The mystery surrounding the death of prominent Pakistani journalist Arshad Sharif continued to deepen yesterday as the police contradicted themselves about the circumstances that led to the shooting on Sunday night.
The Nation, in an attempt to reconstruct the events leading to Sharif’s shooting, has established that the journalist and Mr Kurram Ahmed spent Sunday afternoon at Ammodump@Kwenia, an entertainment complex that also has a shooting range, and which is popular among Pakistani gun enthusiasts. It is located on a feeder road in Kamukuru, which is 85 kilometres south of Nairobi.
Mr Ahmed is from a family that was hosting Sharif in Westlands, Nairobi, and it appears that he has been in Kenya for a while, because he has a Kenya Revenue Authority Pin number for taxpayers. The Toyota Land Cruiser that the two were using that day is registered to Mr Ahmed.
It is believed that the two men left Kwenia for Nairobi at about 8pm. When they got to the main road, they were stopped by GSU officers who, according to the police, were responding to reports that a stolen vehicle had been sighted in the area.
The police say the GSU officers, under the command of the inspector on duty, had been dispatched to set up the road block, in a government Toyota Land Cruiser.
A different version
While the placement of the roadblock is not in question, what is confusing is that the police now have a different version of the events that followed the arrival of the car that the journalist and his friend were using at the road block.
Initially, a report made at Magadi Police station using OB number 14/23/10/2022 said that the occupants of the Toyota Land Cruiser defied orders to stop at the road block in Kamukuru, prompting the officers to shoot at it.
Additionally, police said that Mr Ahmed, on hearing the gunshots, made a call to Mr Naqar Ahmed, a Pakistani who lives in Tinga, 26 kilometres from the scene of the shooting, as one heads to Nairobi. Mr Naqar Ahmed, whom the Nation has established is a farmer in the area, is said to have advised Mr Ahmed to drive to his house, where on arrival, they found out that Sharif had died.
Yesterday, however, the police claimed that the occupants of the car shot at the GSU officers when they were stopped, injuring one of them, which prompted the officers to shoot back.
Additionally, the officers said that the Toyota Land Cruiser that was shot at was driven for 12 kilometres from the scene before being abandoned in a village.
“At around 10:40pm, an assistant chief from Esonorua called and informed that a suspicious vehicle had been abandoned along the road towards Ngarangiro,” said the police yesterday. Esonorua is 12 kilometres from Kamukuru.
A report circulated within security circles about the shooting indicated that constable Kelvin Mutuku was shot on his wrist after the occupants of a Toyota Land Cruiser that had been flagged down on suspicion that it had been stolen opened fire at the officers.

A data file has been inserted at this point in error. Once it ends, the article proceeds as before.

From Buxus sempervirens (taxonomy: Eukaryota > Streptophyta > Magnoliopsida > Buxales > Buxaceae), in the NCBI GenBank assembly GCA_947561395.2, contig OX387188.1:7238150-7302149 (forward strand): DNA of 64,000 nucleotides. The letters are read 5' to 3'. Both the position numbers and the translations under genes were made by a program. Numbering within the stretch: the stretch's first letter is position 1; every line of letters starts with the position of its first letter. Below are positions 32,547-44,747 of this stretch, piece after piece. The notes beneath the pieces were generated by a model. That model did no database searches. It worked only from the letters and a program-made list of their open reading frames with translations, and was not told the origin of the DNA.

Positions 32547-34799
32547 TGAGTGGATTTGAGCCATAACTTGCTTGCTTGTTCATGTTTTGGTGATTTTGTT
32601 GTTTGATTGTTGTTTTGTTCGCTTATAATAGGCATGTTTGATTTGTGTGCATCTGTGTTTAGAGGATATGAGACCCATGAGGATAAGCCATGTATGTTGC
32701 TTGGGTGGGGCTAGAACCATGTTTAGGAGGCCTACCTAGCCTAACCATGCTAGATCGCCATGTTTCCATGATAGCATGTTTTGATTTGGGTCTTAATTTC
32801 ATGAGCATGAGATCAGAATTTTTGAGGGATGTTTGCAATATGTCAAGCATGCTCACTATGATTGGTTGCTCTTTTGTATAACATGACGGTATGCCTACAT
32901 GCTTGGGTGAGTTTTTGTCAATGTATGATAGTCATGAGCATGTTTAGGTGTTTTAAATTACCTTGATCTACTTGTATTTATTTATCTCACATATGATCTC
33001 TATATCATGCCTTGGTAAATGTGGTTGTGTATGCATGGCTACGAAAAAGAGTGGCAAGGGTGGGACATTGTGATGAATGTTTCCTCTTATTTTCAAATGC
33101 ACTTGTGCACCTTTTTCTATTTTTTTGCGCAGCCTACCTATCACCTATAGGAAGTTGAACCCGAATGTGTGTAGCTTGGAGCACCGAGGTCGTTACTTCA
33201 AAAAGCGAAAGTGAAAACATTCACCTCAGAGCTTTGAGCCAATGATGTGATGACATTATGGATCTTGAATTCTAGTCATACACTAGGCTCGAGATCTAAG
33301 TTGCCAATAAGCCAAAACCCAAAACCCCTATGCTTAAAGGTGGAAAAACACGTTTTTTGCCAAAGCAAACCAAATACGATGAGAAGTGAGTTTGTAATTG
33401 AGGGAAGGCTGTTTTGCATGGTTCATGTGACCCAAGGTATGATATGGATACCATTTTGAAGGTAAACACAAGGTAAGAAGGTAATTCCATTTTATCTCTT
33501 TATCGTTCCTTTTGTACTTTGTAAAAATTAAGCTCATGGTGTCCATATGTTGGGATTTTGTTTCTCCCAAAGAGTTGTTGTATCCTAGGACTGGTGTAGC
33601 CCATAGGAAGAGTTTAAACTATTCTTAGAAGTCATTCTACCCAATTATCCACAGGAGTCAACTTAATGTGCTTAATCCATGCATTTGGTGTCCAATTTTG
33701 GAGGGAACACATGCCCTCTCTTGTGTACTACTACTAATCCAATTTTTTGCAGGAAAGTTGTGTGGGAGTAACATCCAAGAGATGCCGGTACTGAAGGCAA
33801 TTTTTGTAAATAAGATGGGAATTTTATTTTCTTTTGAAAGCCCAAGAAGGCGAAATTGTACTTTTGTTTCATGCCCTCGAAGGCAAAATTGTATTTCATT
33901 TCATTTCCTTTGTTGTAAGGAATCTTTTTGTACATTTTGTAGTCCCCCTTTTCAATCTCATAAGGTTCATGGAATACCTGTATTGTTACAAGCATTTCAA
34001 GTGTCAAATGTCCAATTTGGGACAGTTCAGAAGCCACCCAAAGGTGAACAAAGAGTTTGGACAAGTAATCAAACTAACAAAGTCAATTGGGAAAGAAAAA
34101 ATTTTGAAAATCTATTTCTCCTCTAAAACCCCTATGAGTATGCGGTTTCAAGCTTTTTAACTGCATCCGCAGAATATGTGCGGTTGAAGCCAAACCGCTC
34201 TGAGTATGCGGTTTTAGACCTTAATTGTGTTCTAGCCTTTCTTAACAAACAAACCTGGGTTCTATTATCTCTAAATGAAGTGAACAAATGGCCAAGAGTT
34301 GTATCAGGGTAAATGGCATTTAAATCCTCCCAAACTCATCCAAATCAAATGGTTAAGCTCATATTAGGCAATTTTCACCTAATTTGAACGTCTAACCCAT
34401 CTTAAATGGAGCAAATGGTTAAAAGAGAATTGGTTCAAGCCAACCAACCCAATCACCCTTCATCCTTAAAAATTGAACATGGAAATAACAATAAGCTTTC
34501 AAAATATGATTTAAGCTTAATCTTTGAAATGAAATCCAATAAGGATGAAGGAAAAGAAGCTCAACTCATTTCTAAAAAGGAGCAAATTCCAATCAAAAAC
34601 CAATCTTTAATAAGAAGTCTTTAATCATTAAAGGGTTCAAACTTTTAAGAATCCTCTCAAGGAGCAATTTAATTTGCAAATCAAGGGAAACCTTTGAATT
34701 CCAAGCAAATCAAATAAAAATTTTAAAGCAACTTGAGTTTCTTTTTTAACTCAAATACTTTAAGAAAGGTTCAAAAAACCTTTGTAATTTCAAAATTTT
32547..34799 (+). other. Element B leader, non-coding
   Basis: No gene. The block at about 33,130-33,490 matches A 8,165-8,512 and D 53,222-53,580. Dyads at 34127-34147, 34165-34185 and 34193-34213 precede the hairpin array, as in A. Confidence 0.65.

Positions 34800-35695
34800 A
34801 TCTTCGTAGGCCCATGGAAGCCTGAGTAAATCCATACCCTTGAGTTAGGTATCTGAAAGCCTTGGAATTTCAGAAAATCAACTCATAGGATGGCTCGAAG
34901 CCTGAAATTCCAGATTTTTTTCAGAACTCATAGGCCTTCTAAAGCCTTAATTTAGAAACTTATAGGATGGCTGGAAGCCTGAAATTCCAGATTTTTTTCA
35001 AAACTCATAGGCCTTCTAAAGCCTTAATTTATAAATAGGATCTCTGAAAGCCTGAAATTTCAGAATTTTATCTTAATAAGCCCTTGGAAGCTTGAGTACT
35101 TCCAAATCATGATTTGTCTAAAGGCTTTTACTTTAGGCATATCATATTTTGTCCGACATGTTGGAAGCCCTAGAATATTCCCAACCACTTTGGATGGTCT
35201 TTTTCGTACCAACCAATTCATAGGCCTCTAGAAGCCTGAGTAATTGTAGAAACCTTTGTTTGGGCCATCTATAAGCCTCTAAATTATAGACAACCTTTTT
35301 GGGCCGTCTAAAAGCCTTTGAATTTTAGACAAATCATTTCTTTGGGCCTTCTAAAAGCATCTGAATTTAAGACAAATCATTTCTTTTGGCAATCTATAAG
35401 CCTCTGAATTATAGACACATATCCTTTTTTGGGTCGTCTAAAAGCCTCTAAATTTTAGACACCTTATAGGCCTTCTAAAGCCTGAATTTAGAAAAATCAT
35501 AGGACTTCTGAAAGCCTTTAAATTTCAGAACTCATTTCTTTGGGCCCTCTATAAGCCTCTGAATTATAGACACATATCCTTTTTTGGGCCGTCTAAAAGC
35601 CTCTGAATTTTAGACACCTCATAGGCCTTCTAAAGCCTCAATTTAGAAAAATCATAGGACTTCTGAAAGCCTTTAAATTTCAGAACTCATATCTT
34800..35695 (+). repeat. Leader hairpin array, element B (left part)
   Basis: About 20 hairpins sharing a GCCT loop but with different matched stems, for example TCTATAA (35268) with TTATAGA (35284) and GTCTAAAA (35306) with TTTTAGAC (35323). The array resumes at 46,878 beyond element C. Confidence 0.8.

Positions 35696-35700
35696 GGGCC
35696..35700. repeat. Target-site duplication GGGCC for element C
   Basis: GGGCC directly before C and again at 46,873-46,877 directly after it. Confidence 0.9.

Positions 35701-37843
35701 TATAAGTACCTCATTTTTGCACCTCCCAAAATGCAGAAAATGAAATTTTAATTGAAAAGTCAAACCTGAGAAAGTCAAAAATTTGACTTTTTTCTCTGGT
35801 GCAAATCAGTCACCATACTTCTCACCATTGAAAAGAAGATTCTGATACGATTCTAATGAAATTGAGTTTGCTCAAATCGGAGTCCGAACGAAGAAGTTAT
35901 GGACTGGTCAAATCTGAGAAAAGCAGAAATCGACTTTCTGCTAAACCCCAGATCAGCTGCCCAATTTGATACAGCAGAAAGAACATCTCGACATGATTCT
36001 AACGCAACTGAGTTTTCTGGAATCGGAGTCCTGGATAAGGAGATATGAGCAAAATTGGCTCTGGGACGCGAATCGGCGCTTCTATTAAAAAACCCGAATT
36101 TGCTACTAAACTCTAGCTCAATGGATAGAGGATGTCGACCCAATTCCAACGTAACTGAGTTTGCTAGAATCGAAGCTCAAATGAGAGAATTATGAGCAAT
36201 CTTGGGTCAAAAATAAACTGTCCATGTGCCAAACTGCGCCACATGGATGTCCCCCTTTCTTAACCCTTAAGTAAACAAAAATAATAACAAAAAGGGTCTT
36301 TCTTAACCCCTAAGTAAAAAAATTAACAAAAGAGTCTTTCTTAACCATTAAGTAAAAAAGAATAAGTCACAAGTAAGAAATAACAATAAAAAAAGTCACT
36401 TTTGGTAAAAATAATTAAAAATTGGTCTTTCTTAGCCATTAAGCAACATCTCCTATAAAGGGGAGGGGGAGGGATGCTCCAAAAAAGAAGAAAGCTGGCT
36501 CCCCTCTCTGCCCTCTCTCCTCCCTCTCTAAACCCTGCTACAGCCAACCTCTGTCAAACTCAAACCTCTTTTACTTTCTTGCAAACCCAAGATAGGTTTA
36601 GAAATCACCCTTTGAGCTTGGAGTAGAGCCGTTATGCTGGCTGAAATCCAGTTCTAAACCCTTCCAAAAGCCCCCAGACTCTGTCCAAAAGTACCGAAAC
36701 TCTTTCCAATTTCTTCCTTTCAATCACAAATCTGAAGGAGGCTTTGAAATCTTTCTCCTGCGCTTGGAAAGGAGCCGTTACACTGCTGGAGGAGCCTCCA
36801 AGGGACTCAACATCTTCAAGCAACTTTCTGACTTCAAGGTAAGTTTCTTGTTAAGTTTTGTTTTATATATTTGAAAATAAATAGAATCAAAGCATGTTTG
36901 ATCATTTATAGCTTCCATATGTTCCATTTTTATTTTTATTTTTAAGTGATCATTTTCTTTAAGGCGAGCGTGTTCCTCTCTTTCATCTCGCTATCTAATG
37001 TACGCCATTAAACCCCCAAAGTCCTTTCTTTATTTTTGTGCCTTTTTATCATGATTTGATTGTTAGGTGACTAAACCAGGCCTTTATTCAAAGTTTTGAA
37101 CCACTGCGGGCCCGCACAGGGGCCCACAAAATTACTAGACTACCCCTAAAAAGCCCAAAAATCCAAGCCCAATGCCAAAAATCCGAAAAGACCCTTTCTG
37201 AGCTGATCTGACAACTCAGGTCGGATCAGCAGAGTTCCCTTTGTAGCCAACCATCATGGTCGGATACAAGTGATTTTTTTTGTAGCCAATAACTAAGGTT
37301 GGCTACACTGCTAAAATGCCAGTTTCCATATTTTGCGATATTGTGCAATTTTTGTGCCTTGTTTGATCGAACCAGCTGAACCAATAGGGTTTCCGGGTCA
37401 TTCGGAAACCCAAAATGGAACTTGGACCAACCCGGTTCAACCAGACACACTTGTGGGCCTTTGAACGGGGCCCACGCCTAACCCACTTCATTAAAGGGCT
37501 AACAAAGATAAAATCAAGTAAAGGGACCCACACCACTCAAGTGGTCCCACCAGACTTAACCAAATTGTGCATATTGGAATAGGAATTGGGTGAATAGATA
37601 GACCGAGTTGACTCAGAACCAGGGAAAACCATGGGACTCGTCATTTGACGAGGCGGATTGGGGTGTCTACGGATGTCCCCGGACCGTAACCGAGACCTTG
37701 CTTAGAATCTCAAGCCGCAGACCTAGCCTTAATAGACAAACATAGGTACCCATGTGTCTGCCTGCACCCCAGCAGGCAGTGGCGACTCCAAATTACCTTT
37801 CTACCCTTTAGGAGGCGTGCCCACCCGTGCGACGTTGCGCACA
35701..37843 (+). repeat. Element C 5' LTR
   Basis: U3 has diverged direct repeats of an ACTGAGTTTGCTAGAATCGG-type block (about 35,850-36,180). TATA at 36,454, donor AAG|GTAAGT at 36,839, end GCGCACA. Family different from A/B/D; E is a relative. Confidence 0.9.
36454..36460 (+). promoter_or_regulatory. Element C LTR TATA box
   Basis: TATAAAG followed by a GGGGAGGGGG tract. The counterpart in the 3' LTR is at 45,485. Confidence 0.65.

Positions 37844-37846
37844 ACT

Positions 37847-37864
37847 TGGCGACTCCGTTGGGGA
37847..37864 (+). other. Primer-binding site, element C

“He was challenged to stop but he defied and opened fire at our officers, which triggered them to respond to the said vehicle as it sped towards the Nairobi direction,” said the police on what led them to shoot at the vehicle that was carrying Arshad.
At the same time, the car that had been reported stolen is a Mercedes Benz, with a registration number that is different from the Land Cruiser’s. The police are unable to explain how the GSU officers involved in the shooting mistook a Toyota Land Cruiser for a Mercedes Benz.
Additionally, why the police, who had their own vehicle at the road block, did not give chase to the Toyota Land Cruiser after its occupants shot at them, is a question whose answer may perhaps come as investigations gather pace.
The Independent Police Oversight Authority had by last evening asked for the identities of the officers who were manning the road block, plus the guns issued to them, so that ballistic tests can be done to establish who fired the killer shot.
The officers, who were questioned on Monday, are expected to undergo another round of questioning today as the Internal Affairs Unit also gets involved in the investigations.
Sharif was a harsh critic of the Pakistani government led by Prime Minister Shehbaz Sharif, who took over power in April, following the ouster of his predecessor Imran Khan.
He fled Pakistan in August, citing threats to his life that he attributed to his publication of stories critical of the new administration.
He was also about to release an investigative documentary that makes allegations of corruption by ruling party leaders in Pakistan.
The journalist’s body was flown out of Kenya on a late night flight from Nairobi to his home in Islamabad, Pakistan, on Monday.
“My husband coming back home in a coffin. Authorities in Kenya are answerable to us,” Sharif’s wife Javeria Siddique tweeted yesterday after her husband’s body arrived in Islamabad.